If you arrived at your final destination with a delay of more than 3 hours, you are entitled to compensation, unless the delay was due to extraordinary circumstances. The airline has to prove this by providing, for example, extracts from logbooks or incident reports. The air carrier should give this evidence to the relevant national enforcement body as well as to the passengers concerned in line with national provisions on access to documents.

    Travelling from the UK to an EU country

    From 1 January 2021, EU rules on air passenger rights do not apply to cases of denied boarding, cancellations or delays to flights from the UK to the EU if your flight was operated by a UK carrier or another non-EU carrier, even if you booked your flight before this date. However, EU rules continue to apply from 1 January 2021 if your flight from the UK to the EU was operated by an EU carrier, unless you have already received compensation or benefits under UK law.

    Warning

    A printed or electronic notice informing you of your EU air passenger rights must be clearly displayed at the airport check-in desk, at check-in kiosks and on-line. If you were denied boarding, your flight was cancelled, you experienced a delay of more than 2 hours at departure or you arrive with a long delay at your final destination, the airline must give you a written notice setting out the rules for compensation and assistance.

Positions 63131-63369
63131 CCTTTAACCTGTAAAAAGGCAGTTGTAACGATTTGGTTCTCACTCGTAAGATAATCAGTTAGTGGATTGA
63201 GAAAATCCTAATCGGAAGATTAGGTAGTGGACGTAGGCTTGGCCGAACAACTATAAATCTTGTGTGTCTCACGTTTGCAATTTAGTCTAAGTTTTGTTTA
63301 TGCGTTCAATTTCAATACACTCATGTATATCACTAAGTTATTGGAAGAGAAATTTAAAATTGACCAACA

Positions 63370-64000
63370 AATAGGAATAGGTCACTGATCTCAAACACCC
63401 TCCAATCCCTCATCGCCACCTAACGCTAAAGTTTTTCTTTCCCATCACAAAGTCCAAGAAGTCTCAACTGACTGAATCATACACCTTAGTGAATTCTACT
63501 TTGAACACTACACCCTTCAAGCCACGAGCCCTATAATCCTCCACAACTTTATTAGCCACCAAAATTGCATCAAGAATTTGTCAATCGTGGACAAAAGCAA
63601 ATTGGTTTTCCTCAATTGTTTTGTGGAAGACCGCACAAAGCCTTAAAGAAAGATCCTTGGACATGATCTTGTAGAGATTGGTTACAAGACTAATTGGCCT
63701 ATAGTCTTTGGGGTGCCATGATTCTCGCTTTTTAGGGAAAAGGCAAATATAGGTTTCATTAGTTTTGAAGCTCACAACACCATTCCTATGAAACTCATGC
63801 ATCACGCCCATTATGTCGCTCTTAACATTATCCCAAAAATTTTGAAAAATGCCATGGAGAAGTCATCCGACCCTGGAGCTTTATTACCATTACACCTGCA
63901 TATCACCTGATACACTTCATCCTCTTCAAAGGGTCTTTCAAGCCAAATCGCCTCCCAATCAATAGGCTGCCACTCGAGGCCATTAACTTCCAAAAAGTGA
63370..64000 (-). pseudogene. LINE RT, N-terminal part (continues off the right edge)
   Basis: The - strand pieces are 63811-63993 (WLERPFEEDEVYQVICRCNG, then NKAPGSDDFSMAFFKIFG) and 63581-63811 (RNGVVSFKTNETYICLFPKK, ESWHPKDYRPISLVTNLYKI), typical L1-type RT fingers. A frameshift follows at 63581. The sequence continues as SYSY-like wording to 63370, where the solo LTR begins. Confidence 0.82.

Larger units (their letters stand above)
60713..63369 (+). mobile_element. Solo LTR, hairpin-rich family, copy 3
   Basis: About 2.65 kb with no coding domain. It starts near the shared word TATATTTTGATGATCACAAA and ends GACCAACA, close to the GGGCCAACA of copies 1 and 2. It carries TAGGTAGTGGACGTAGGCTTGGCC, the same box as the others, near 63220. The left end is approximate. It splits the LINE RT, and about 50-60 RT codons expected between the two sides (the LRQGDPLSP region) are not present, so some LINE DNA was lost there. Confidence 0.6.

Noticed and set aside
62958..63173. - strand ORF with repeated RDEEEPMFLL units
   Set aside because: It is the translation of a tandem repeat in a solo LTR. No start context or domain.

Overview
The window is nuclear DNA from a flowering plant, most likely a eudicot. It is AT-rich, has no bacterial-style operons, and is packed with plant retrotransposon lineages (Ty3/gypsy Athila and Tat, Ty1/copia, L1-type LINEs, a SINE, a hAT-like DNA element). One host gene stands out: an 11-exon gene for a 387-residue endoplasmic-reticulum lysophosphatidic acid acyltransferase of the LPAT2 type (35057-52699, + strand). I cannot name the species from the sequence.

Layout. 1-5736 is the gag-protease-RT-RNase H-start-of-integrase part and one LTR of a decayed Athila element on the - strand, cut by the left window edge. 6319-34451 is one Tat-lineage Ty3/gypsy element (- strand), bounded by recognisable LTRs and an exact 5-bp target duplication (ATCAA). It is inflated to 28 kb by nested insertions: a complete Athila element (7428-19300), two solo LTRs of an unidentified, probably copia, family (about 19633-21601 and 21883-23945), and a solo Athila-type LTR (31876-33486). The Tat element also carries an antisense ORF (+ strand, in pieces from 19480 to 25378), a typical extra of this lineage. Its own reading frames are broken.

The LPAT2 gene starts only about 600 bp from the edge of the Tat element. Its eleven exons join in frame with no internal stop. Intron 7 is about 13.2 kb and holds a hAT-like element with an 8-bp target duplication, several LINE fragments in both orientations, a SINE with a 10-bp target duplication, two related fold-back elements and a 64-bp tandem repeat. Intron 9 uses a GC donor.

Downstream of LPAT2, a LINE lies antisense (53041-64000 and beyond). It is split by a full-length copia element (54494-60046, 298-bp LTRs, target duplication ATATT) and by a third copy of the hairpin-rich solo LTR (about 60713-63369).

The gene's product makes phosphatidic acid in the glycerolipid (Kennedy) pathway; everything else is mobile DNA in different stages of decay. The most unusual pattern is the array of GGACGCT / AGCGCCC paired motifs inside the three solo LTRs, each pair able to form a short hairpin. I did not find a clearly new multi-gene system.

Your flight was overbooked

    If you have presented yourself on time for the check-in with a valid flight reservation and travel documentation and you’re denied boarding due to overbooking or for operational reasons, and you don’t voluntarily give up your seat, you are entitled to:

    • compensation
    • the right to choose between reimbursement, re-routing or rebooking at a later stage and
    • assistance from the airline

    Travelling from the UK to an EU country

    From 1 January 2021, EU rules on air passenger rights do not apply to cases of denied boarding, cancellations or delays to flights from the UK to the EU if your flight was operated by a UK carrier or another non-EU carrier, even if you booked your flight before this date. However, EU rules continue to apply from 1 January 2021 if your flight from the UK to the EU was operated by an EU carrier, unless you have already received compensation or benefits under UK law.

    Warning

    A printed or electronic notice informing you of your EU air passenger rights must be clearly displayed at the airport check-in desk, at check-in kiosks and on-line. If you were denied boarding, your flight was cancelled, you experienced a delay of more than 2 hours at departure or you arrive with a long delay at your final destination, the airline must give you a written notice setting out the rules for compensation and assistance.

    Upgrading or downgrading

    If you are upgraded, the airline can’t request any additional payment.

    If you are downgraded, you are entitled to reimbursement of a percentage of the price of your ticket, depending on the flight distance as follows:

    a) 30% – flights of 1 500 km or less

    b) 50% – flights within the EU of more than 1 500 km (except flights between the EU and French overseas departments), and all other flights between 1 500 and 3 500 km

    c) 75% – flights not falling under (a) or (b), including flights between the EU and French overseas departments.